Cafe Scientific, Southampton, UK, past talks

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Some summaries etc of past talks held at the venue, The Southwestern Arms (upstairs room) , 36 Adelaide Rd, St Denys, SO17 2HW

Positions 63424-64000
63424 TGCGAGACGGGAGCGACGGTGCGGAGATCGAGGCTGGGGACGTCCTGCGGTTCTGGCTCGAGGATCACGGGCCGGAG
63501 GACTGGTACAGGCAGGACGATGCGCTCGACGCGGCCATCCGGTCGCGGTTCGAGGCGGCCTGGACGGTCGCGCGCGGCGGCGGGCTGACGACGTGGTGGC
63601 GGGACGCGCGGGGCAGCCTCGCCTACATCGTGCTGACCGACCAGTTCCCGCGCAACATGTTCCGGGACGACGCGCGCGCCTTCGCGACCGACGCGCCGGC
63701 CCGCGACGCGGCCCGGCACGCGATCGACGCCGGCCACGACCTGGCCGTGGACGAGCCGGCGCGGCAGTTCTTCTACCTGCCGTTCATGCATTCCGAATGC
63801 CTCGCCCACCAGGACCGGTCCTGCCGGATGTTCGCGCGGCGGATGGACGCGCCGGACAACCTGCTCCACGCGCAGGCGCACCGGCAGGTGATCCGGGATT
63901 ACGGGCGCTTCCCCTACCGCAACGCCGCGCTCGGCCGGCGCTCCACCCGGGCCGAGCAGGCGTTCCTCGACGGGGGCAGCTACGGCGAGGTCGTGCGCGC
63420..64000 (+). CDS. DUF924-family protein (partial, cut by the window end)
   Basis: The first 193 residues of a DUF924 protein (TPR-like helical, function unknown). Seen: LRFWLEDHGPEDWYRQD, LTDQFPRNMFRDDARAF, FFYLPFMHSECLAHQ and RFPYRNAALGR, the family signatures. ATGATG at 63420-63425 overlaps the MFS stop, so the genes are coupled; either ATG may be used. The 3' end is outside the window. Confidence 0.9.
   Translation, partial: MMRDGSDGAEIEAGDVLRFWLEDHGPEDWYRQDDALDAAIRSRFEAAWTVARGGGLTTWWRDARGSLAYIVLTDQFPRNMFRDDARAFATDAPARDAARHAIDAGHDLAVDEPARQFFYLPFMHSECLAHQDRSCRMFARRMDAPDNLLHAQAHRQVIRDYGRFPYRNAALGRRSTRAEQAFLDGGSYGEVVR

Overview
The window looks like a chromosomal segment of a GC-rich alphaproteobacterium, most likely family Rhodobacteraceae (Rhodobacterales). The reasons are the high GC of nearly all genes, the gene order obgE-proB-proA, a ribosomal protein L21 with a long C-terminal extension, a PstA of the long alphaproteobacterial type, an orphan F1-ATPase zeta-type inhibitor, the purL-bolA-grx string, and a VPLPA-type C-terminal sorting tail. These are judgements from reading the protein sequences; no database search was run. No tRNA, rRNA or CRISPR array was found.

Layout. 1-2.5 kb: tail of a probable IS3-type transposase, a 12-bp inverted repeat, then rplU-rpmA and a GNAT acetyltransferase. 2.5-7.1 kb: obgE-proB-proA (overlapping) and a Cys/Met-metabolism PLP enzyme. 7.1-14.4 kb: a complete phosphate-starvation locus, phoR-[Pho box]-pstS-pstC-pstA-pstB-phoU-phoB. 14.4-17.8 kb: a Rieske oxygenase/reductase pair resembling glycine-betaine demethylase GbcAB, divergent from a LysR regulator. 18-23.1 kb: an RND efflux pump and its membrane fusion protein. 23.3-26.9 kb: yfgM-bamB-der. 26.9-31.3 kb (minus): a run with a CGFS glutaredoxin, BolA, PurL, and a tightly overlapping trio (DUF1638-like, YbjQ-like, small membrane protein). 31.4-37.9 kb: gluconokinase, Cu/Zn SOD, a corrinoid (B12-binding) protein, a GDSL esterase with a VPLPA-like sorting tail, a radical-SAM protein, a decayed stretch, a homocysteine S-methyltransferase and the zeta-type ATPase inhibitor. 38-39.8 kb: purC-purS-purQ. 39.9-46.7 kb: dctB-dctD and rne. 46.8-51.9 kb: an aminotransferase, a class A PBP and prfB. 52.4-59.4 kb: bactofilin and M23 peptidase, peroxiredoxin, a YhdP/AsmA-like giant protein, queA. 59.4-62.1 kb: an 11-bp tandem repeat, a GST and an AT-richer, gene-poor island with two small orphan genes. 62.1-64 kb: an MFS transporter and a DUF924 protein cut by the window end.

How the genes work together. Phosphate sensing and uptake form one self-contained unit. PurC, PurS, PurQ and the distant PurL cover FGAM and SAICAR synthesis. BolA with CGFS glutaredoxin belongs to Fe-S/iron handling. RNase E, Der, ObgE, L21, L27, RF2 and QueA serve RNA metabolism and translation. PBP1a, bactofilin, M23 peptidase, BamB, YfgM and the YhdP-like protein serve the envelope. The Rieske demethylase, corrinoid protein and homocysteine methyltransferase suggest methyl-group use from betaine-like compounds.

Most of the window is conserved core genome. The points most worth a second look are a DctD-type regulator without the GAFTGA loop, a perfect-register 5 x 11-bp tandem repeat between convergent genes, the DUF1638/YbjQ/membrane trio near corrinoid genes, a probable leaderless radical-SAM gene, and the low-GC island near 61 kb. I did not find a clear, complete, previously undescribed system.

Some hosts are not alowing remote linking now , so to view a "forbidden" picture you have to right click on the mouse and select "view". Not verbatim, and there will be homonyms, transcription, transliteration, typing and spelling errors and misattributions in the following write-ups. Q&A , grouped under one "Q" or ? terminator tend to be dialogue with / multiple questions from one enquirer. ? for unheard / masked words , ??? for phrases.